2. Swab booth the needle and the blister with rubbing alcohol to sterilize the area.

3. Gently push the fluid within the blister to one side and prick the filled area two to three times with the sterile needle. Try your best to keep the skin covering the blister intact by refraining from dragging needle while puncturing. Allow the blister to drain on its own (do not squeeze the fluid out).

4. Keep the area clean and dry by covering with a bandage (or gauze pad).

5. Make sure to check your blister daily to look for signs of infection (swelling, redness, puss, or increasing pain). If you see any sign of infection see your physician.

Most importantly, if the blister pops naturally or by you, make sure that the skin is used to cover the blister base- do not cut off this skin, it should be used as a natural bandage and will make the blister heal more quickly and safely.


Jennifer Gordon, MD

Dr. Gordon is Board Certified by the American Board of Dermatology and is a member of the American Society of Dermatologic Surgery (ASDS), the American Academy of Dermatology, the Dermatology Foundation, the Texas Medical Association and the Travis County Medical Society. Currently, Dr. Gordon oversees our South Austin location.


6 Responses to “Friction Blisters: Causes, Prevention, and Treatment”

  1. Morgan says:

    If I continually get blisters in the same place but they are not “friction” could there be an issue? I get blisters along my arms.

    • WD Staff WD Staff says:

      Hi Morgan, it’s nearly impossible to give you any diagnosis over the internet. Your best bet would be to come in for an appointment. Please give us a call 512.328.3376 at and we will put you on the schedule!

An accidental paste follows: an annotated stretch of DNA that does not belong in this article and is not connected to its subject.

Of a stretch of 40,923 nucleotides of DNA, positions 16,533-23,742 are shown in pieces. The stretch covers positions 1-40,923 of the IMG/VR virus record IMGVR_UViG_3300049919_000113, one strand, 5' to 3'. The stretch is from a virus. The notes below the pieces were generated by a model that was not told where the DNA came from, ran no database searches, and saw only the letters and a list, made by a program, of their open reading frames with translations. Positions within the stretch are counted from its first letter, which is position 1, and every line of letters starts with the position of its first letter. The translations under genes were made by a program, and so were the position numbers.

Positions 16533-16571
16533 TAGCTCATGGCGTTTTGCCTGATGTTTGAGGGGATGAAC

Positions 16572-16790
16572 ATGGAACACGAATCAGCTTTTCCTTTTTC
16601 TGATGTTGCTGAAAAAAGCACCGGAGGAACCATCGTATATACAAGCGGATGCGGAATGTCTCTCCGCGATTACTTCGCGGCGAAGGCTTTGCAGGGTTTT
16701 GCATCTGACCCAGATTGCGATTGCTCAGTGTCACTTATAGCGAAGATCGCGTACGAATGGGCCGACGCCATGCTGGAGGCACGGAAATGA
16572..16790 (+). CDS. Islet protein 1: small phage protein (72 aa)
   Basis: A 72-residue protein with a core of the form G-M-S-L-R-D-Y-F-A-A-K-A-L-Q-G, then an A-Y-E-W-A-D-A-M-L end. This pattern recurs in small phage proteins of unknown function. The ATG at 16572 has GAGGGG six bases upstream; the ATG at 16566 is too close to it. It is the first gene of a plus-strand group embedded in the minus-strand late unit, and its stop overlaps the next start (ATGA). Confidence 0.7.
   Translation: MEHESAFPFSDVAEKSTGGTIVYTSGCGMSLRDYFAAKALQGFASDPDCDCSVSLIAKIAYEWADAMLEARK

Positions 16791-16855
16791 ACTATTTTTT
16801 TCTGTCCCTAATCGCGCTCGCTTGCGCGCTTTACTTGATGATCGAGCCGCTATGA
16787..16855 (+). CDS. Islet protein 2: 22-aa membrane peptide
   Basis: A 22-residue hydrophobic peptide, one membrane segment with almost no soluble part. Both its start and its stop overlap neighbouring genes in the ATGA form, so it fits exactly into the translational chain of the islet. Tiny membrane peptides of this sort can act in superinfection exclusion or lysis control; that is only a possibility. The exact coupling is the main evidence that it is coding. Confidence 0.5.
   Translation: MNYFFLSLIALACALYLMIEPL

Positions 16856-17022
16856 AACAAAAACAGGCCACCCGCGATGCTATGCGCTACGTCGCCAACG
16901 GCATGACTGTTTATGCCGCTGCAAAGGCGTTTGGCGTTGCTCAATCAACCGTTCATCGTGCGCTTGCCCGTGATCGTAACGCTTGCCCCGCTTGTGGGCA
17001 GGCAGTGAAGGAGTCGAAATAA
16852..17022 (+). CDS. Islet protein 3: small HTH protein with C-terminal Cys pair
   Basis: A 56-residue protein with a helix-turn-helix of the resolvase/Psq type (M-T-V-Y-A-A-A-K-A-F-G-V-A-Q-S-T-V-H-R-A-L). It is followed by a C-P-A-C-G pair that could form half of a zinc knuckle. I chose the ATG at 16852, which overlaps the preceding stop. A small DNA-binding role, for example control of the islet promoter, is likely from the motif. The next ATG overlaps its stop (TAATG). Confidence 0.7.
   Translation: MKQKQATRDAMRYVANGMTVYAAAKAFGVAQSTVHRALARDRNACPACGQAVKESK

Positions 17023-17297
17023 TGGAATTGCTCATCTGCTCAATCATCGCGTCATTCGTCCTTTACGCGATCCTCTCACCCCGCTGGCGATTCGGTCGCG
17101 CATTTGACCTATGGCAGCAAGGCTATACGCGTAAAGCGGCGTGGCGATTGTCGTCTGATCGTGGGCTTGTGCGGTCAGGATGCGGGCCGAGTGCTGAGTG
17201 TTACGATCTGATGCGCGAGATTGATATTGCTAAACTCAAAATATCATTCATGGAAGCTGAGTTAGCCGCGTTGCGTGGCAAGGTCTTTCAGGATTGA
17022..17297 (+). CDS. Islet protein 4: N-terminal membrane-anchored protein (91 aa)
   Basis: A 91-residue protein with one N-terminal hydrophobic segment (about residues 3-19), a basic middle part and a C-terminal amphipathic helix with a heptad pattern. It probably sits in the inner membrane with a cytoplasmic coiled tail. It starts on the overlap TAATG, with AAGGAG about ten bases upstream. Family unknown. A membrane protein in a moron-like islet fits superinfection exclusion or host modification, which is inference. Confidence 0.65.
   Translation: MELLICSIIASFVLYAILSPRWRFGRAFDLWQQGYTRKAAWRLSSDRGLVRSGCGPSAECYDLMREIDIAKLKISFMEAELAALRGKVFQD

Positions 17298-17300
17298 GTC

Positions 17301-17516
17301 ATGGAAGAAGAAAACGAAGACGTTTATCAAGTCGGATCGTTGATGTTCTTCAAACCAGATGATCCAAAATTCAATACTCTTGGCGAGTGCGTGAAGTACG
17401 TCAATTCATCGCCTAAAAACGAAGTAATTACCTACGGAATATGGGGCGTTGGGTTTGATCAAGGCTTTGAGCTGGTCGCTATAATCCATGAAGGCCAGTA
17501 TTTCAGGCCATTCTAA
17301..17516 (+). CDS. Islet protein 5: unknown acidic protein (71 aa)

2. Elise says:

    Thanks for this post, i’ve been getting blisters on the top of my foot for the last couple of weeks. I’ll give these tips a try

  3. Betty says:

    several months ago I gave myself a pedicure with a battery operated dry skin remover. I took off to much skin on the right side of my right foot near the heal but not on bottom. I noticed it during bathing and started putting lotions, Neosporin, band aids, socks. Since it feels irritated, slightly red, & the skin feels dry & hard & peels off. I have made an appointment to see my PCP tomorrow. But would like your opinion.
    Thank you

    • WD Staff WD Staff says:

      Hi Betty,

      Sorry for the delay in getting back to you. Thanks for reading our post and submitting your great question! We were going to recommend seeing a dermatologist in person as we can’t really provide any sound advice without seeing the issue. But it looks like you already saw your PCP. That’s definitely the best course of action!

      Thanks,
      WD Staff

  4. john says:

    Thankyou for sharing such a nice article and your knowledge with us. Do not puncture a blister unless it is large, painful, or likely to be further irritated. The fluid-filled blister keeps the underlying skin clean, which prevents infection and promotes healing. But if you need to pop a blister: … The new skin underneath needs this protective cover